Making Industrial Processes More Cost Efficient
Coal fired power plants should be operated in such a way that the emissions are kept clearly below desired limits and the combustion efficiency is as high as can be achieved. This requires a lot of quantitative knowledge of the effects of the process variables and fuel characteristics on the emissions and efficiency. Mathematical models can be developed with different approaches. Physical models are too slow to be used for on-line process guidance, and require too many assumptions and simplifications. It is feasible to develop empirical or semi-empirical models from normal production data of the power plant. This technical communication explains with an example of a coal fired power plant how nonlinear models are an effective means of determining the best operating conditions at any given load for a given type of coal.
Coal fired power plants are looked upon as dirty by the general public, partly because that is how most coal fired power plants used to be operated just a couple of decades ago. Pressure from the public as well as environmental regulations have improved the situation significantly, and today, technology is capable of producing power from coal with very modest emissions with a fairly good combustion efficiency. Emissions can be reduced by either adding new equipment like more efficient burners, or by better operation of the power plant by better tuning of the process variables. This article focusses on the latter. Even if new equipment is added, the opportunity to operate it more efficiently remains. In addition to environmental regulations, power plant managers are under constant pressure to improve their production economics, which has only increased with the sharp increase in fuel prices in the last two years.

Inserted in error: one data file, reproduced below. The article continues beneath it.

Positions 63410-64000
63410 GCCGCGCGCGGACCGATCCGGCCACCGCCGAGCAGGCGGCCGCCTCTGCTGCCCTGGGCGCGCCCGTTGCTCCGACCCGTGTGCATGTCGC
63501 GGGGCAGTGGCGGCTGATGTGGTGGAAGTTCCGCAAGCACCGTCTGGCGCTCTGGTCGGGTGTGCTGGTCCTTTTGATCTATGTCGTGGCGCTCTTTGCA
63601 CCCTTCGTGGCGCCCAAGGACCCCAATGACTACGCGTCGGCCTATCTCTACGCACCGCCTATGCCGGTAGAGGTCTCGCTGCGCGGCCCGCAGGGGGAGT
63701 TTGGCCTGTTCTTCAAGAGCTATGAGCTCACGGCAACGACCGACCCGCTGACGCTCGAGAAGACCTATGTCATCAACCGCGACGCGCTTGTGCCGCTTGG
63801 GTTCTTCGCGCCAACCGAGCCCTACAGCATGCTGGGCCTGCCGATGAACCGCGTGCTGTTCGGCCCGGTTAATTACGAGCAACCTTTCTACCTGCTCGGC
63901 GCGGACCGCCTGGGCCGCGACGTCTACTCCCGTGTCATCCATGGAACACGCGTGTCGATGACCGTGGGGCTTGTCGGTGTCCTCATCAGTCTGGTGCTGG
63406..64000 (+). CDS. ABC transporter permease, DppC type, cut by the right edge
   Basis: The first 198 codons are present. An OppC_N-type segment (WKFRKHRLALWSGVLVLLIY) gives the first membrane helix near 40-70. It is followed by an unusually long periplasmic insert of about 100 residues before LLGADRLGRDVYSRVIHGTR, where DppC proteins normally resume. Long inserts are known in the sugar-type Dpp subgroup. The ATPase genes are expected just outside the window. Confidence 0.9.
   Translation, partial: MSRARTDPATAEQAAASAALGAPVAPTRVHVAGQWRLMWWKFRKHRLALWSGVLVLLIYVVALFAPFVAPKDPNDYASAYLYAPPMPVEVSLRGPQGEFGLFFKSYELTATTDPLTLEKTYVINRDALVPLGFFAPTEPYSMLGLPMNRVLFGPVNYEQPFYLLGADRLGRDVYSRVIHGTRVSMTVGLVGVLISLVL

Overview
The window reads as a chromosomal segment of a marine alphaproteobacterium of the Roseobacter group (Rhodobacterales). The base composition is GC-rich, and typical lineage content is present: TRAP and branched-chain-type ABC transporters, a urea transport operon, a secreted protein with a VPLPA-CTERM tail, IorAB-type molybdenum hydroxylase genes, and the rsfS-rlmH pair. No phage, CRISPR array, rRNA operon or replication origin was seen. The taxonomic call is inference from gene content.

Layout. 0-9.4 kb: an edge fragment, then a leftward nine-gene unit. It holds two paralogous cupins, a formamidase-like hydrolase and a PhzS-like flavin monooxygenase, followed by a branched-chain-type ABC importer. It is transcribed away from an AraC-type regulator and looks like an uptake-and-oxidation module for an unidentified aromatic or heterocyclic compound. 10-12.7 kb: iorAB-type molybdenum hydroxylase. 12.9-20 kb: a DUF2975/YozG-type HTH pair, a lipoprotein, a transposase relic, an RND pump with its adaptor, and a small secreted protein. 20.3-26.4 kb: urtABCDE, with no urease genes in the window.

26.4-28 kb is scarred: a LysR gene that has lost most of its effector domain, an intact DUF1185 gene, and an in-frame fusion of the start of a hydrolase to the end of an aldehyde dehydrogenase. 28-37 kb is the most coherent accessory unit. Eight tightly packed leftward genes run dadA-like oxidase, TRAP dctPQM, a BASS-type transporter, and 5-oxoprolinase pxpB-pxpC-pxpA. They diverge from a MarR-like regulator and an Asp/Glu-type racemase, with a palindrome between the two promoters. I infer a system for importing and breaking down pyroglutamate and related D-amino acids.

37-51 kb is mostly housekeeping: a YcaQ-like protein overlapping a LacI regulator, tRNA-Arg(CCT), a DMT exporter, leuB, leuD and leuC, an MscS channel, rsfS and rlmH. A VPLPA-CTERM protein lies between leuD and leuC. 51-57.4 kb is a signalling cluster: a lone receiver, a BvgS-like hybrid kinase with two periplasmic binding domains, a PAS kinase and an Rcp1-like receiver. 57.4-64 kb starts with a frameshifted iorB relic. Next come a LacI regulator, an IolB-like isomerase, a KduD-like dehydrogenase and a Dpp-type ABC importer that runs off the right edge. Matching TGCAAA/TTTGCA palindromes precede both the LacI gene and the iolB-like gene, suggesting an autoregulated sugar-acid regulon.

Turku receives much of its electricity from Fortum's power plant in Naantali, built in 1964. It has been generating electric power for about 50 years. The Naantali power plant comprises three 46 metre high boilers of the once-through type. Russian coal is the main fuel, while oil is normally used as the starting fuel. Saw dust is also added to coal, which accounts for at the most 2% of the energy.
The Naantali 2 boiler was supplied in 1964 by Gebr. Sulzer AG, and turbogenerators by Kraftwerk Union of Siemens. The boiler can burn upto about 44 tons/hour (worth 315 MW) of coal, producing either 90 MW electricity and 175 MW heat, or 120 MW electricity. The boiler typically produces 117 kg of steam per second at a pressure of 180 bar, and a temperature of 535 °C. The turbogenerator can produce between 40 and 120 MW electricity, depending on the output of steam and district heat. The steam output, meant for industrial consumption, can be upto 50 MW.